By Philip Katcher
For normal George B. McClellan, the dejected Union troops who poured into Washington clean from defeat at Bull Run on Monday, July 22, 1861, have been to supply the uncooked fabric which he might teach, equip, arrange and eventually remodel from a trifling mob into a good scuffling with strength. In October 1861, the military of the Potomac formally got here into being. This unique quantity from an identical crew of writer Philip Katcher and artist Michael Youens who produced Men-at-Arms 37, the military of Northern Virginia, explores how this transition took place, with a selected emphasis on guns, uniforms and equipment.
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Additional info for Army of the Potomac (Men-at-Arms, Volume 38)
If that restoration is accepted, nine soldiers were probably sent on some mission in Gaul. The fragmentary nature of this line, however, prevents further speculation. It should be noted, however, that certainly not all the textile products found in Vindolanda came from outside. GAL. D. 28 Translation: The detachment of the First Legion the Helper gave this gift to Aemilianus, a clothes dealer taking care of business in Gaul. Legio I Adiutrix was perhaps founded under Nero. Because of the absence of the honorary cognomen P(iae) F(idelis), which was awarded to the legion by Trajan, it is possible that the inscription is dated to the late first century AD.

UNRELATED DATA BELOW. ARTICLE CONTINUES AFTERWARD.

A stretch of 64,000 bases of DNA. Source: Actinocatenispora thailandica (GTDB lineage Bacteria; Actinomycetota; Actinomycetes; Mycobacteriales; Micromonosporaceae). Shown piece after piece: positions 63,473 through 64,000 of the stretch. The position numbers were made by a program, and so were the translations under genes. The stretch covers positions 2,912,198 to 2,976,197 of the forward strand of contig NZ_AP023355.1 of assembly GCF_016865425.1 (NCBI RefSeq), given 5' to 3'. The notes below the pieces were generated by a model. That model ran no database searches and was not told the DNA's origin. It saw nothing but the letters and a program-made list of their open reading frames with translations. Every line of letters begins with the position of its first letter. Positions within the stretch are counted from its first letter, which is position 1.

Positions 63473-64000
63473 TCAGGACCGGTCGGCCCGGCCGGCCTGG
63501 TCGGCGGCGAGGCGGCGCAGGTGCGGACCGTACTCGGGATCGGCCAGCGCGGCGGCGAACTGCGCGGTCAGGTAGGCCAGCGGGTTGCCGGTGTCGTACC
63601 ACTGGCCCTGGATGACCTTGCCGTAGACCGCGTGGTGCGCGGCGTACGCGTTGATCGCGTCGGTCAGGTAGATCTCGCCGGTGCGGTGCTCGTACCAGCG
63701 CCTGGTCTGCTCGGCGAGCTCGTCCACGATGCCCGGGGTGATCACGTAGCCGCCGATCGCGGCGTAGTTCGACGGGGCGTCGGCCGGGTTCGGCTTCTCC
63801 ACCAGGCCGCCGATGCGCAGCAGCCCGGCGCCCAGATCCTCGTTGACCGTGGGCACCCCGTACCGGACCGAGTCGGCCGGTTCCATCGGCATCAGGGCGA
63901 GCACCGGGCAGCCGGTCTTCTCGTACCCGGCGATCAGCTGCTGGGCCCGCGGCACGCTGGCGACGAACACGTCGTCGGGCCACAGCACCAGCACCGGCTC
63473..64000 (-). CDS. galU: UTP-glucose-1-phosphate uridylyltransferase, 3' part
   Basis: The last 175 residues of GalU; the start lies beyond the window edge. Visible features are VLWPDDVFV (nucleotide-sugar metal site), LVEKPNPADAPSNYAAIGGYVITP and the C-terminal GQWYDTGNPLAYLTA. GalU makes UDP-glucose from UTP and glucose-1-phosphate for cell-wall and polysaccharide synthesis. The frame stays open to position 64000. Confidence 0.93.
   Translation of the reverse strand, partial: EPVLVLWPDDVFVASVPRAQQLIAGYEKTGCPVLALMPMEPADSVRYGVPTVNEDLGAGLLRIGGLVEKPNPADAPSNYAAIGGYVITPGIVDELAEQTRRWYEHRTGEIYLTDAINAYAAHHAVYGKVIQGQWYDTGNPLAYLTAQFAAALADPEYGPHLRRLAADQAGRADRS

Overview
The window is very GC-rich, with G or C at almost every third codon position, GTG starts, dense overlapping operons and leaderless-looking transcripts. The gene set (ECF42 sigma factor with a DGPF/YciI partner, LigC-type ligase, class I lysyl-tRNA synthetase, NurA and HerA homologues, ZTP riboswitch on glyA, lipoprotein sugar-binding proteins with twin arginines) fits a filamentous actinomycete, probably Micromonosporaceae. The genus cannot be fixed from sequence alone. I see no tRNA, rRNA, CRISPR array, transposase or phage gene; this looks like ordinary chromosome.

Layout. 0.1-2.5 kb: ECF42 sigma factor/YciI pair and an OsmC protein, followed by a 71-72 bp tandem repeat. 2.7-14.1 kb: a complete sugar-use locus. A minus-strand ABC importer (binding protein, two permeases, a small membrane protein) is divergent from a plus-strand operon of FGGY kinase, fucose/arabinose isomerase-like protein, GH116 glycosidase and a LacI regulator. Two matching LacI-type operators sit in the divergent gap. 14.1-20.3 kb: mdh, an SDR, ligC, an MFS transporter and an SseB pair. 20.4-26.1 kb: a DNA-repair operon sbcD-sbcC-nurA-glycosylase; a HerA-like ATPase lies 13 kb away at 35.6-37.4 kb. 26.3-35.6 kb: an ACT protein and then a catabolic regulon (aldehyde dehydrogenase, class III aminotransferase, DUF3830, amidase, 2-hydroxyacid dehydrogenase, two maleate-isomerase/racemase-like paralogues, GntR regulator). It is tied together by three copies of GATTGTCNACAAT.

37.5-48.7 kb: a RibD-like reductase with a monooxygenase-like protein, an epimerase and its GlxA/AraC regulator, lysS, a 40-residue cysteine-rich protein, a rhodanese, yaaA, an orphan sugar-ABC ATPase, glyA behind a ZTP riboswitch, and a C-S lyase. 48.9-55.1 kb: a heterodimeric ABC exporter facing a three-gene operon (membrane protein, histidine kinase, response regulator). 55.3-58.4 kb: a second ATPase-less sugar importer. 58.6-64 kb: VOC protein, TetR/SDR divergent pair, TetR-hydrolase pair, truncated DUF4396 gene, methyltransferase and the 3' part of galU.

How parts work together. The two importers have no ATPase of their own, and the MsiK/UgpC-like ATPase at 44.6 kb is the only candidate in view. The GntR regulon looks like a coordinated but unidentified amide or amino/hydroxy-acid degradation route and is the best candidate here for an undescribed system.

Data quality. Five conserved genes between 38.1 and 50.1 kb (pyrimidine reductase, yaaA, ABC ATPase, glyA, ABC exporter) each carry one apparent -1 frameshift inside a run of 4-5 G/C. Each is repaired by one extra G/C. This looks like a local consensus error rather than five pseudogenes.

48. Bihsop and Coulston 2006, 110. 49. Bishop and Coulston speak of the “impossibility of stealth” while wearing an apron, but stress that a whole legion marching past must have made quite an impressive sound (Bishop and Coulston 2006, 110). See for instance two funerary monuments from Greece (von Moock 1998, no. 85, 241) and the signifier on the left side of the Great Trajanic Frieze on Constantine’s arch (Koeppel 1985, cat no. 9, fig. 15). 51. Bishop and Coulston 2006, 83. 52. The shorter 1st century sword was probably drawn with the right hand by dipping the mouth of the sheath forward with the thumb and then extracting the sword with the right hand (Hoss, forthcoming).
The female counterpart of the toga was the stola, to which only married (female) Roman citizens were entitled. . The tunic was fairly short and had short sleeves, the soldiers having exposed arms and legs. This dress can be observed on most military gravestones. It is likely that soldiers wore this sort of dress most of the time when not on campaign. In Roman military archaeology, it is usually called ‘camp dress’. Speidel 1976, 124; Bishop and Coulston 2006, 253. Coulston 2004, 142. See also the article of A.